Galilean transformation in relativity

Assume flat spacetime in a general relativistic framework (or special relativity for that matter) and two observers $A$ and $B$, with non-vanishing velocity relative to each other. We know that they are both moving in their own (global) inertial frames $I_A,I_B$ and these physical frames are related by a Lorentz transformation, namely a Lorentz boost. This must be so, because for examples, one light ray has the same velocity in both of these frames.

Starting from the frame of $I_A$, what is the physical interpretation of the coordinate system we get, if we make a Galileian transformation, i.e. a Galileian boost?

We might do this by, say, using the spatial part of the relative velocity $v_{BA}^i$ of $A$ and $B$. Maybe there is a better choice than $v_{BA}^i$ $-$ I'm especially (but not necessarily only) interested in a choice of the transformation parameters, such that the spatial centre of the new coordinate system coincides with the worldline of observer $B$. I assume this is possible, because both transformations transform the world line of $A$ into a straight line. Maybe then the velocity vector will not be normed any longer, but this seems to be just an issue of proper time. Is this a system which doesn't correspond to any free physical observer because the time evolution in this system is unnatural? If so, what might be a cause/force on a physical observer to move through spacetime according to this and how does he experience the world around him (the observers $A$, $B$ and light rays)?

This is easiest to answer by a rotational analogy. Suppose you don't rotate a block, but shear it. This is not a symmetry--- so the block is under stress. The same is true if you Galilean boost a material instead of Lorentz boosting it. You must have many things filling space-time in order to see what is going on, because if you just look a point observer and move it, there is no difference on the world line itself between a relativistic boost and a galilean one. The Galilean one only adds a shear to the motion when you consider several parallel observers.

Suppose I start off with myself and a friend every meter, making a grid along the x-axis. Then I start moving with velocity v along the x-axis, and at the same time (as measured by an observer at rest) all my friends start moving too. After a while we will see each other moving, but our separation will not be one meter as measured by us, but longer by a factor $1/\sqrt{1-v^2}$ (since the separation between the observers will still be 1m in the rest frame, where it is Lorentz contracted by a factor $\sqrt{1-v^2}$).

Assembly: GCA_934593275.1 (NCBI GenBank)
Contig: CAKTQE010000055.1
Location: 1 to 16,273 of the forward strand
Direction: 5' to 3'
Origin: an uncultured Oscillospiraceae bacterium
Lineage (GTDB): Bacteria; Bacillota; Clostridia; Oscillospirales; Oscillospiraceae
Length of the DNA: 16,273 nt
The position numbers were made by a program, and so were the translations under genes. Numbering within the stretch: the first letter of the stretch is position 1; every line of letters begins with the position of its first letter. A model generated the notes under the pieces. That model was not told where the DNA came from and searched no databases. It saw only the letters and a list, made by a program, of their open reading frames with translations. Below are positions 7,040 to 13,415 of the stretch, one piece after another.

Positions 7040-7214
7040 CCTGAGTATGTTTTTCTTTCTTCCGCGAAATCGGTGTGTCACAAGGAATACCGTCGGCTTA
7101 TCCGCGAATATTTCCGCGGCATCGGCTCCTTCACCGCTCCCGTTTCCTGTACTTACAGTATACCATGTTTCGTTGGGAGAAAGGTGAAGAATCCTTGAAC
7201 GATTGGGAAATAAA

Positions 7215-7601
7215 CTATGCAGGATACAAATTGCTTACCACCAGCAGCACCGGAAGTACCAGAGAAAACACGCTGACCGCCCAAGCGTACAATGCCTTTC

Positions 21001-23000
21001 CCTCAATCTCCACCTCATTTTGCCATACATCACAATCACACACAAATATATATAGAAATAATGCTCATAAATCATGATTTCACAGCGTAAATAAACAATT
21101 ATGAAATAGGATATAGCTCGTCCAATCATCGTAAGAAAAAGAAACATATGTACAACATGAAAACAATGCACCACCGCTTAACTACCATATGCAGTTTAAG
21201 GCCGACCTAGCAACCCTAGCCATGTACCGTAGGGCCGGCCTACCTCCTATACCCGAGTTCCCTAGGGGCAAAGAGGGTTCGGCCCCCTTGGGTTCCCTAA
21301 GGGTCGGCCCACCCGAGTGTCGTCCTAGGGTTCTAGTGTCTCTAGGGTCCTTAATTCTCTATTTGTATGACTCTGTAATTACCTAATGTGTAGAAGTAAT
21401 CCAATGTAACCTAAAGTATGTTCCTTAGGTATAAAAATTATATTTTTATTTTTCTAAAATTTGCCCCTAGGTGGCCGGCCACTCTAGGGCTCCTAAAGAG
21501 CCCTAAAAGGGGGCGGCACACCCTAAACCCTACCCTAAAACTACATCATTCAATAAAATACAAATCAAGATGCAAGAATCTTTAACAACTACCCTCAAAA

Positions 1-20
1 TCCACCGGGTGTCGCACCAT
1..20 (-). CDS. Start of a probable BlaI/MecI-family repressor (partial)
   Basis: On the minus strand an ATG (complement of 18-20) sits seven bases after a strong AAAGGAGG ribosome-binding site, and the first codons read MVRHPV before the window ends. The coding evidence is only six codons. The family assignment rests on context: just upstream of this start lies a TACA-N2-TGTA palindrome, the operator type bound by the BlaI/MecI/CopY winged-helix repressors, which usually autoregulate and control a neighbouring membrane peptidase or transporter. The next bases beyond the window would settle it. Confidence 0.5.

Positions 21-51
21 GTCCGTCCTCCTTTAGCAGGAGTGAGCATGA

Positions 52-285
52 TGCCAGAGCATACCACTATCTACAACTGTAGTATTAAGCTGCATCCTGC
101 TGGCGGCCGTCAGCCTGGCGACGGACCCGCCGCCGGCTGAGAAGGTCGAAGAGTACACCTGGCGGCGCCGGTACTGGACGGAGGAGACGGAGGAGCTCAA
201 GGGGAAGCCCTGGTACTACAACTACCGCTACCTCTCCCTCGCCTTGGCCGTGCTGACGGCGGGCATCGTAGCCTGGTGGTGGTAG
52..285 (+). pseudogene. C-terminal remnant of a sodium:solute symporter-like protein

This situation is interesting, because if we are connected by weak springs, the springs will be at tension if we start moving, since the distance is a little longer in our frame.

A physical system in which this behavior is natural is the motion of electrons down a wire. At whatever speed they propagate, their density cannot Lorentz contract, because the wire has to stay neutral and the protons are not moving, so Lorentz contracted for those electrons which are moving, which means that the distance between the moving electrons increases in their frame. To find the moving electron gas in a classical Drude-like model of a metal, you Galilean shear the electrons from rest, you don't Lorentz boost the electrons.

The system of electrons in a metal is really not invariant under boosts, because the nuclei aren't, so this isn't the best picture quantum mechanically.

• Ron, I did not get your explanation about a wire with current. A neutral wire with current looks charged in a moving RF. – Vladimir Kalitvianski Nov 8 '11 at 15:41
• @Vladimir: Yes--- but in the frame of the nuclei, the moving electrons are sheared to maintain a fixed distance between each other, to neutralize the field of the protons. If you take objects and move them to so that their distance is fixed in the rest frame, so that they don't Lorentz contract, you have made a mock-Galilean transformation. It isn't quite a Galilean transformation because time still dilates, there's not much you can do about that. – Ron Maimon Nov 8 '11 at 17:59

The Lorentz transformations connect the observation results of some phenomenon in two reference frames moving relatively to each other and having the same scales and clocks.

Any change in scales and/or clocks used in another reference frame will spoil the Lorentz transformation, but using differently scaled "meters" and "seconds" in different RFs is still possible (meters versus feet, for example). I think the Galilean transformations correspond to transition (there is no physical transition but result recalculation) in a RF with clocks tuned differently (different "units").